While India now brags about not caring if it’s a baby boy or baby girl, the reality seems to be an anti-parallel. The fight to get rights for the LGBT (Lesbian,Gay,Bisexual,Transgender) community rages on but it seems like a far away dream considering the fact that we don’t understand gender at all.


This is something I read in Humans of New York some time back.

I remember taking an anthropology class in college and the professor was explaining that there is little sexual dimorphism in humans. He meant that there are few outward,observable differences between males and females.At that time I was confused,so I raised my hand. ‘I feel like it’s very easy to tell a man and woman apart.’, I said.

‘That’s due to culture.’, he answered.

Really though, If you think about the outward appearance of a XY(male) and XX(female) human, you will find not more than 2-3 differences at maximum. Those too may vary;becoming less, but never more.


It all starts with a room. Pink if it’s a girl. Blue if it’s a boy. Then the toys; a kitchen set for a girl and hot wheels for a boy. A jewelry making set for a girl and a football for a boy. Girls have a nice handwriting. Girls are good at art, more meticulous, more organised. Boys are more logical.

Why do we still hear these things despite there being evidences against the same?


Why is it so important for us for a man and woman to look a certain way?

In this article I want to particularly stress and highlight upon two of the things we have been doing wrong when it comes to our annual shows in school/colleges.

The taller you are, the closer you become to looking like a man.

In a dance, whenever there is a deficit of boys, the taller girl becomes a boy and the shorter girl becomes a girl. This would seem appropriate if you were dancing to a song in the Stone age era where men used to be taller considering their role in the society.

Our childhood revolves around Complan, Bournvita, Horlicks. We compete with each other as kids boasting about our heights but ,why does puberty hitting us send our brains into a frenzy? Suddenly being taller than a guy becomes an awkward thing for a girl.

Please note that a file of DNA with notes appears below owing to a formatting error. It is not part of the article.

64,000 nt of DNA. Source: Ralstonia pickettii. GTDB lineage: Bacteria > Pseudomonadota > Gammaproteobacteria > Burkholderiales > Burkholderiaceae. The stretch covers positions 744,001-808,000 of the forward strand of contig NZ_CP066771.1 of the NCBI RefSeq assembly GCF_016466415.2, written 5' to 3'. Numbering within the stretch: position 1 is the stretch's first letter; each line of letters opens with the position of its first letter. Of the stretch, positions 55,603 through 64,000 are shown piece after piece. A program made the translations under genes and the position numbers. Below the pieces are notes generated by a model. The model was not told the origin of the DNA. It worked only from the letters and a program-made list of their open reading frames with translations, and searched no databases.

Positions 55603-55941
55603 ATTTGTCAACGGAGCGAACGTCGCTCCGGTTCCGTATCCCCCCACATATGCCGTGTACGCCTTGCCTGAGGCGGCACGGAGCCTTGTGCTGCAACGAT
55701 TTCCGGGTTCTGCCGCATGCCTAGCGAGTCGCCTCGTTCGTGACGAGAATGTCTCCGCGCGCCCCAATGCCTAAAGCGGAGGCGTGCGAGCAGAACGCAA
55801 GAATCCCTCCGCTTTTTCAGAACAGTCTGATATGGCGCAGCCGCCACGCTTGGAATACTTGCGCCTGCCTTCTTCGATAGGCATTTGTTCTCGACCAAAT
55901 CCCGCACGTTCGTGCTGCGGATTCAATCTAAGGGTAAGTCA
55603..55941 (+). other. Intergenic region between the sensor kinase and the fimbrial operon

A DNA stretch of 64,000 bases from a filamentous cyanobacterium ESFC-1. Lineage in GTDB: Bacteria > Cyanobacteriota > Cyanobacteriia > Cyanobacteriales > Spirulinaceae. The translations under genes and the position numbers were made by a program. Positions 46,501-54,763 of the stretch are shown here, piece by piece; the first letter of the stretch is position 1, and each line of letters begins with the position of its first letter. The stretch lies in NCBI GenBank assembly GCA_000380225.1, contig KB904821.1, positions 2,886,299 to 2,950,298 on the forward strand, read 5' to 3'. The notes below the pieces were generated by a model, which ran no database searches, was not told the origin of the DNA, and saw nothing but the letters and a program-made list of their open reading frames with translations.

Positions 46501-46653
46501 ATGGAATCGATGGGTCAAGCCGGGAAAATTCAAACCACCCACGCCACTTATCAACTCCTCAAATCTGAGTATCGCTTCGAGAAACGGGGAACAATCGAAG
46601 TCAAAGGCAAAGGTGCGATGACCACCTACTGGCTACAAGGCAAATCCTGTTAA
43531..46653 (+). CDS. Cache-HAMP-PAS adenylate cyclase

If we think realistically, people come in different heights and it doesn’t seem right for someone tall to play a guy and someone short to play a girl when a class has ¬†short boys, short girls, tall boys and tall girls.

The girl becomes the boy but the boy never becomes the girl.

Being someone who has become a guy several times for a role in a play, I speak from my experience when I say this. I have never, ever, ever seen a guy become a girl for a role. As girls we don’t feel that embarrassed to look like a man as a guy would probably feel to look like a lady. No one teased me when I drew a mustache on my face to play a man but If a guy puts on some lipstick or make up for his role even as a man he will get teased endlessly. It doesn’t seem like a big deal when it is taking place but if you really think about it, What message are we sending out? Is looking like a girl (even when it is just pretense) something to be embarrassed about? What is wrong with looking like a girl? It doesn’t change your gender. It does not change your identity.